A modified version of the gene sequence for the bacterium M. mycoides is shown here on a computer display. Researchers have deleted genes and added watermark sequences. They use software to divide the sequence into 1,100 pieces.
This stack of containers stores fragments of synthesized DNA that, when joined together, will form the entire bacterial genome. Each container has multiple wells, each of which contains copies of one section of the genome.
Researcher Daniel Gibson combines a mixture of 10 consecutive DNA fragments with yeast cells that will stitch them together in the correct order, forming a circle of DNA. The stitching process is repeated until the yeast have assembled the complete genome.
Multiple yeast colonies bearing synthetic DNA are smeared on petri dishes that are numbered to identify which part of the synthetic genome they carry.
Multiple copies of the completed synthetic genome are encased in agarose gel inside this tube. The gel immobilizes and protects the fragile DNA loops.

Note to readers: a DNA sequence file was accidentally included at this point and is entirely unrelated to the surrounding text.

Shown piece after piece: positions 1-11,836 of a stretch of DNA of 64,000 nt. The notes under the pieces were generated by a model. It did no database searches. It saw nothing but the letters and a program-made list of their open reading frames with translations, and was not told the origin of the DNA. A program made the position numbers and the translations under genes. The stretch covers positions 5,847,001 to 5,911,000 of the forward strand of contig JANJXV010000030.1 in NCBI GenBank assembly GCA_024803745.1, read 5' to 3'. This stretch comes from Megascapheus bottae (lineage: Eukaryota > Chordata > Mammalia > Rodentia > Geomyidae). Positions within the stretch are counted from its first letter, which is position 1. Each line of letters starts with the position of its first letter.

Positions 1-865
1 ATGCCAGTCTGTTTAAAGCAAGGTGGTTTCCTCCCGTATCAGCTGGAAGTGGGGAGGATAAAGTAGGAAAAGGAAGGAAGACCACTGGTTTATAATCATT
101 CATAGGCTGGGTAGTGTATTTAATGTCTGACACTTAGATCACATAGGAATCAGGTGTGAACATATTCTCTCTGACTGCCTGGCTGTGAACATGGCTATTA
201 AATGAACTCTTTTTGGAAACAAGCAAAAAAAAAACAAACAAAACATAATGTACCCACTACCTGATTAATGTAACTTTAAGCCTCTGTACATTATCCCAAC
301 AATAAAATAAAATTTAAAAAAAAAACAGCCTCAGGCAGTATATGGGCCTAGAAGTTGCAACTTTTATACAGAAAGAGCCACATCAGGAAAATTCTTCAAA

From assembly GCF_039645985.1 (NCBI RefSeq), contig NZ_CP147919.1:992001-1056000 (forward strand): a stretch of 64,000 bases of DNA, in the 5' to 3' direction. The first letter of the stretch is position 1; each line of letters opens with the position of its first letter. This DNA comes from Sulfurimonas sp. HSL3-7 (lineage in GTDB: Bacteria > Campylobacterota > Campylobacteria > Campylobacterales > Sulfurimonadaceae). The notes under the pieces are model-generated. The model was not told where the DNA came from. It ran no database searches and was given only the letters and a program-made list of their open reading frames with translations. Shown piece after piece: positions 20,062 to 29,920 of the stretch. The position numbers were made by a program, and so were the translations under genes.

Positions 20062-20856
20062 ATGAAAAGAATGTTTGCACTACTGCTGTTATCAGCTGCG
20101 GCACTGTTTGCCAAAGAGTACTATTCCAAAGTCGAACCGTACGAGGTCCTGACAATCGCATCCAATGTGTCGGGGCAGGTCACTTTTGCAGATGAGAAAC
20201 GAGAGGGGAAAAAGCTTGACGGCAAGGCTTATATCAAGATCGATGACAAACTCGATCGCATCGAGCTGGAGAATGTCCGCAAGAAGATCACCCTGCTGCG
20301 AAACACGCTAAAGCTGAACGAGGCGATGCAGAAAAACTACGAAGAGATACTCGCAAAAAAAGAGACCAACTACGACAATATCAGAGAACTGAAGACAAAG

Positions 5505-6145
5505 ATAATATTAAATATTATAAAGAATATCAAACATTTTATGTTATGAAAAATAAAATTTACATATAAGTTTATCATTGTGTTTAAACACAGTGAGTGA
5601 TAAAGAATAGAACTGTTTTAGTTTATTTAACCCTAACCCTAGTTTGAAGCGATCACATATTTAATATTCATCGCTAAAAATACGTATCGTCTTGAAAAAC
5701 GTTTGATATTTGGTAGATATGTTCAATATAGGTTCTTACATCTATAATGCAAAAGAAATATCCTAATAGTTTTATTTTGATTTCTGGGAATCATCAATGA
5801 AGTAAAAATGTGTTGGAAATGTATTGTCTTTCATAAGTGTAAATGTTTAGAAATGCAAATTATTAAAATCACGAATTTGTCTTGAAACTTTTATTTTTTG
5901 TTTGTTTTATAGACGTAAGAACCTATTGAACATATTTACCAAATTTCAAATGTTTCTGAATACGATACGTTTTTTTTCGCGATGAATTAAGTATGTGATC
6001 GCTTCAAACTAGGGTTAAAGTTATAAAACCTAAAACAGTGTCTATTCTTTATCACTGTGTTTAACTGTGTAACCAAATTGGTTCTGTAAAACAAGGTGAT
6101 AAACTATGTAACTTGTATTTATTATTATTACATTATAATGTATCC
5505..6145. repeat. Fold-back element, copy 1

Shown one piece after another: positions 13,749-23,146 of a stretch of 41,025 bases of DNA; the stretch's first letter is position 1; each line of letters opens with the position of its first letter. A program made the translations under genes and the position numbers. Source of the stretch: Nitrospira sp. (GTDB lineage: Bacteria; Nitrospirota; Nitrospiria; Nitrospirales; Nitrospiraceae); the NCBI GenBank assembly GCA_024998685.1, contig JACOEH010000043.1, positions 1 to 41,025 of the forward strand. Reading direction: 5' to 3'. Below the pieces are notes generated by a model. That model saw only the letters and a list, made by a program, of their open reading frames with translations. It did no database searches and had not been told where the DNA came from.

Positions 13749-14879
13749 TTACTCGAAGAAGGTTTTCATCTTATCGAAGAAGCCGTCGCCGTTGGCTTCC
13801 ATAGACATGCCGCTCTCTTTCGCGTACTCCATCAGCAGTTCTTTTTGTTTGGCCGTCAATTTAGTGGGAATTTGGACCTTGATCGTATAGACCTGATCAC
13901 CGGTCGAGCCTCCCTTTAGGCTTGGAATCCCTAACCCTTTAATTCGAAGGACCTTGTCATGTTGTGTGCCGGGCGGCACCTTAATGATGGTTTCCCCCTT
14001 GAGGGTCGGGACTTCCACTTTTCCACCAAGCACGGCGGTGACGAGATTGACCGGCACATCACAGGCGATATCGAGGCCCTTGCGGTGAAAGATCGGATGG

Researcher Li Ma mixes bacterial cells with copies of the synthetic genome. This must be done gently to avoid breaking the DNA. The mixture sits in an incubator for three hours. The cells have been treated to encourage them to fuse together; as they do, some of them encapsulate a synthetic genome that had been floating in the surrounding solution.
A solution of cells, some of which contain the new genome, is mixed with a gel-based culture medium that contains an antibiotic. Then it’s poured into petri dishes and put into an incubator. Only cells containing the synthetic genome carry a gene that protects them from the antibiotic. The blue spots are colonies of bacteria now controlled by the transplanted synthetic genome.